ABSTRACT. We address the problem of determining the satisfiability of a Boolean combination of convex constraints over the real numbers, which is ubiquitous in the context of hybrid system verification and control. We first show that a special type of logic formulas, termed monotone Satisfiability Modulo Convex (SMC) formulas, is the most general class of formulas over Boolean and nonlinear real predicates that reduce to convex programs for any satisfying assignment of the Boolean variables. For this class of formulas, we develop a new satisfiability modulo convex procedure that uses a lazy combination of SAT solving and convex programming to provide a satisfying assignment or determine that the formula is unsatisfiable. Our approach can then leverage the efficiency and the formal guarantees of state-of-the-art algorithms in both the Boolean and convex analysis domains. A key step in lazy satisfiability solving is the generation of succinct infeasibility proofs that can support conflict-driven learning and decrease the number of iterations between the SAT and the theory solver. For this purpose, we propose a suite of algorithms that can trade complexity with the minimality of the generated infeasibility certificates. Remarkably, we show that a minimal infeasibility certificate can be generated by simply solving one convex program for a sub-class of SMC formulas, namely ordered positive unate SMC formulas, that have additional monotonicity properties. Perhaps surprisingly, ordered positive unate formulas appear themselves very frequently in a variety of practical applications. By exploiting the properties of SMC formulas, we can then build and demonstrate effective and scalable decision procedures for several problems in hybrid system verification and control, including secure state estimation and robotic motion planning.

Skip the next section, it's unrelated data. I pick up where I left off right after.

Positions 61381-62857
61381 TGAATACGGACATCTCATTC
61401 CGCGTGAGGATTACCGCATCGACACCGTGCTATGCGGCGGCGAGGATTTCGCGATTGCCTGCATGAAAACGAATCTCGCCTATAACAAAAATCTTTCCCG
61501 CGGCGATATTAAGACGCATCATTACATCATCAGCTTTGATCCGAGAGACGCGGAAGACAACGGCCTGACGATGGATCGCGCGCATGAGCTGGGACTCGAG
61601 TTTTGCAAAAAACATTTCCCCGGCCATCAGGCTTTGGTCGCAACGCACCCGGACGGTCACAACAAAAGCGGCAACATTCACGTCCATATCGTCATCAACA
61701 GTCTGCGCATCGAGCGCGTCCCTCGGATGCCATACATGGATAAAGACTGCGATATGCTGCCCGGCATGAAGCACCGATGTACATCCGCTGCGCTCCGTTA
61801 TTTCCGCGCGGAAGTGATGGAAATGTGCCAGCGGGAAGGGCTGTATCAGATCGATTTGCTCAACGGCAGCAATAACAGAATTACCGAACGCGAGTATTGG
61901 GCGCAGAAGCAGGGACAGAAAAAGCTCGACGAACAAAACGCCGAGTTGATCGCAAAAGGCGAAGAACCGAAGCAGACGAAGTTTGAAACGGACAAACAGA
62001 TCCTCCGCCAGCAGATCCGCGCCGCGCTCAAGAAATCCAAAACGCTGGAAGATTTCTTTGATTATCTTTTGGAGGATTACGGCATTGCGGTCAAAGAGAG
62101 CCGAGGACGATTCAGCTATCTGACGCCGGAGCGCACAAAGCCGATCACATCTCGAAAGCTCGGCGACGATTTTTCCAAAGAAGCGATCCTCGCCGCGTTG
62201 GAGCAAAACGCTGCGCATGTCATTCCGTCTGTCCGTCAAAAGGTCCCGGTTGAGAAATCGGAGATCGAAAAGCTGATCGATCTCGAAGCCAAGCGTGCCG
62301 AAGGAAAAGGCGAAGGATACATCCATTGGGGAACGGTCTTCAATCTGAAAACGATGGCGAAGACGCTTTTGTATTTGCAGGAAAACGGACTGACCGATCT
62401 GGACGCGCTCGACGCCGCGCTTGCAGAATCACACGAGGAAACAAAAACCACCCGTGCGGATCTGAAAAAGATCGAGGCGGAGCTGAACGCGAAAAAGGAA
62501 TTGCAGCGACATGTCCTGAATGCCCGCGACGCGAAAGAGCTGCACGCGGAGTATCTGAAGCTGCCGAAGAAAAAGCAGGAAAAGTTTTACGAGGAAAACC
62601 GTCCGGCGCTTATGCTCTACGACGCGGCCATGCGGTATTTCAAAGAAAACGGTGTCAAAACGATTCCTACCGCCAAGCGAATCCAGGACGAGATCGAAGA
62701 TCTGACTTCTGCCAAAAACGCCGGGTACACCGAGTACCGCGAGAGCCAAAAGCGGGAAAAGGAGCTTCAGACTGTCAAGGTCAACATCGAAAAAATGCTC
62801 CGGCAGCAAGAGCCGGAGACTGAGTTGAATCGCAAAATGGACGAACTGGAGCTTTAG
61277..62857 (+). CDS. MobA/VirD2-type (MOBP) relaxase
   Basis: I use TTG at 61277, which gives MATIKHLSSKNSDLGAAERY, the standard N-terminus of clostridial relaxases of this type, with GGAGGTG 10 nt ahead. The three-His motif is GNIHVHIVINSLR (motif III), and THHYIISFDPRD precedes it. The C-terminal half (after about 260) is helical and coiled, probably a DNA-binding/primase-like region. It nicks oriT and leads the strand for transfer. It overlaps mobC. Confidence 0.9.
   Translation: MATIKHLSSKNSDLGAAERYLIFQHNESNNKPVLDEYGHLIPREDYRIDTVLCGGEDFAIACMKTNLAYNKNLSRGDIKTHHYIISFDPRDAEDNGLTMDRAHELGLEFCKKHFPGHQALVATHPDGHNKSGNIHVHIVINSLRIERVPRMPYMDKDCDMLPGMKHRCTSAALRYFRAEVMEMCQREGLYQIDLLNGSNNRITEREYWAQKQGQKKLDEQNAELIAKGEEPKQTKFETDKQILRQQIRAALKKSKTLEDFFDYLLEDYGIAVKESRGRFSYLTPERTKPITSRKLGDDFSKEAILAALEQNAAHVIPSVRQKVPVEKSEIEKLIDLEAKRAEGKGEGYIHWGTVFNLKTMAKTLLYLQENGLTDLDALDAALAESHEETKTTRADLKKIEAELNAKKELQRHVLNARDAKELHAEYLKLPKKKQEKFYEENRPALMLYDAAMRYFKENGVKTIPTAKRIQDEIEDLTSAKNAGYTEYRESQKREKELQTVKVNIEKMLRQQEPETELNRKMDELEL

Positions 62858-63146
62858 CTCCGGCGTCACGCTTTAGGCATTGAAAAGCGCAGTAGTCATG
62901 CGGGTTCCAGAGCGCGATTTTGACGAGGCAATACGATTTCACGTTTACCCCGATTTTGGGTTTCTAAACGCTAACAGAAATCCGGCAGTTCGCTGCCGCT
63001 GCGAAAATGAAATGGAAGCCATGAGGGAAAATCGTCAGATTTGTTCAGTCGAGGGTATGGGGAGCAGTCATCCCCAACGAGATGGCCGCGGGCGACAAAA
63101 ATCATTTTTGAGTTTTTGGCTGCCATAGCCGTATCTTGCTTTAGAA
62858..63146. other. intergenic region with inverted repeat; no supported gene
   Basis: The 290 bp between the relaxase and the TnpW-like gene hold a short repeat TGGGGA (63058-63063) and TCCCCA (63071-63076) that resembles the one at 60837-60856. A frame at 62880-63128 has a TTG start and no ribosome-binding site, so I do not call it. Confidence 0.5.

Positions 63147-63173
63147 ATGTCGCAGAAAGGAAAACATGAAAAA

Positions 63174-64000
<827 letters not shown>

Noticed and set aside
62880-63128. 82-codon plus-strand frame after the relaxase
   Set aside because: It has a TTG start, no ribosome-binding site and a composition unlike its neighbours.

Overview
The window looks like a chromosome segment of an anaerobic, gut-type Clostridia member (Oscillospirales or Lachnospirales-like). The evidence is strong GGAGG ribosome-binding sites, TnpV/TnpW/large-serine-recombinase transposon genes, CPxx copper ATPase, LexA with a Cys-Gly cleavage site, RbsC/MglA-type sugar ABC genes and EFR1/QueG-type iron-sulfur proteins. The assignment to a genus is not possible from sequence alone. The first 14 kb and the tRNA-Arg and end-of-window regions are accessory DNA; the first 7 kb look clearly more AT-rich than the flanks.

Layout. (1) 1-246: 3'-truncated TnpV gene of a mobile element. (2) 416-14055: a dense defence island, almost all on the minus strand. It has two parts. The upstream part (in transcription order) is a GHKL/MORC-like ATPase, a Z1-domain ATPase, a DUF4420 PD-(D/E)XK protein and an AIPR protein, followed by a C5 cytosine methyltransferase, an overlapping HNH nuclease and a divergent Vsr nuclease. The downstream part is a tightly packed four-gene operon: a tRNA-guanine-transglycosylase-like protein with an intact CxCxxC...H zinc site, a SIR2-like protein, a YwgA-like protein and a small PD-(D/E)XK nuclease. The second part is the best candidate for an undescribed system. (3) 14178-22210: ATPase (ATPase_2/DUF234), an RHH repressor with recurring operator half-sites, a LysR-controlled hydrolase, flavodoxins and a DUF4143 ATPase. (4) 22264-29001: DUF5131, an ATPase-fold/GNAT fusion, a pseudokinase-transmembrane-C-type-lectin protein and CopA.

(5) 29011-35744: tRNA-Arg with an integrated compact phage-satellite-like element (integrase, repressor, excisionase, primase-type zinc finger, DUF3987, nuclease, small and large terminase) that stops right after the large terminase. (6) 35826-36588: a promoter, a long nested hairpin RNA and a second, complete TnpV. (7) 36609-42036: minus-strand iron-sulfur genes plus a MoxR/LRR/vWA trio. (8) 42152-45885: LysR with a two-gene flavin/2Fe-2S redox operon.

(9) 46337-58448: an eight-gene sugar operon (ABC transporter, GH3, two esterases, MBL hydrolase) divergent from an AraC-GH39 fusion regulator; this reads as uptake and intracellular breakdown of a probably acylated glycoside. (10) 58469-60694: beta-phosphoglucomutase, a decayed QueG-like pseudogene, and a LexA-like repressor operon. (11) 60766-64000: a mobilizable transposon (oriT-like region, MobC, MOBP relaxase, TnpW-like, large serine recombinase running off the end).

Sapo: A Tool for the Reachability Computation and Parameter Synthesis of Polynomial Dynamical Systems